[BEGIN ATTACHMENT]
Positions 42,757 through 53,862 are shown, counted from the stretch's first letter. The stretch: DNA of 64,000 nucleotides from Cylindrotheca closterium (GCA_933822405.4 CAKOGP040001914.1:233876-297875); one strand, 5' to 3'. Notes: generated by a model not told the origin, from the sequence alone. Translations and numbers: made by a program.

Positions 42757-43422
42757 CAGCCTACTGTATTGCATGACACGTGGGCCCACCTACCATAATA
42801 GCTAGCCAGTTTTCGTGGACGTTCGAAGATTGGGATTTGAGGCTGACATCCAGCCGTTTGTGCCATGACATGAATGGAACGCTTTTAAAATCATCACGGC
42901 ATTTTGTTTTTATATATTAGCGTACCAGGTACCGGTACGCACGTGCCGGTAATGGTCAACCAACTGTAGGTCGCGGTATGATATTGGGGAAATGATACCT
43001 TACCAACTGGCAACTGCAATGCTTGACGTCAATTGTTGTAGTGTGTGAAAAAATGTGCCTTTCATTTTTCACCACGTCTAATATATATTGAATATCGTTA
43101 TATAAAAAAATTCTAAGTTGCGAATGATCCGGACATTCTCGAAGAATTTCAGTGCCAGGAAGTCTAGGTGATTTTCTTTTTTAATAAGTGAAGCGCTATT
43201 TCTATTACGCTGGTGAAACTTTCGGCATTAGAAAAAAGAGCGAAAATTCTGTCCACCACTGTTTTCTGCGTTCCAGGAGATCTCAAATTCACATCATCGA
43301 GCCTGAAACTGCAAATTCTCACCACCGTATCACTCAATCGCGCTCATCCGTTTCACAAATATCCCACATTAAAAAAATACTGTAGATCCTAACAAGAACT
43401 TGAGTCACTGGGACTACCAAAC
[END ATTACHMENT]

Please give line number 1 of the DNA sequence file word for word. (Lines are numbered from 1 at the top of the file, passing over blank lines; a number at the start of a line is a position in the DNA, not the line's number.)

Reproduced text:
Positions 42,757 through 53,862 are shown, counted from the stretch's first letter. The stretch: DNA of 64,000 nucleotides from Cylindrotheca closterium (GCA_933822405.4 CAKOGP040001914.1:233876-297875); one strand, 5' to 3'. Notes: generated by a model not told the origin, from the sequence alone. Translations and numbers: made by a program.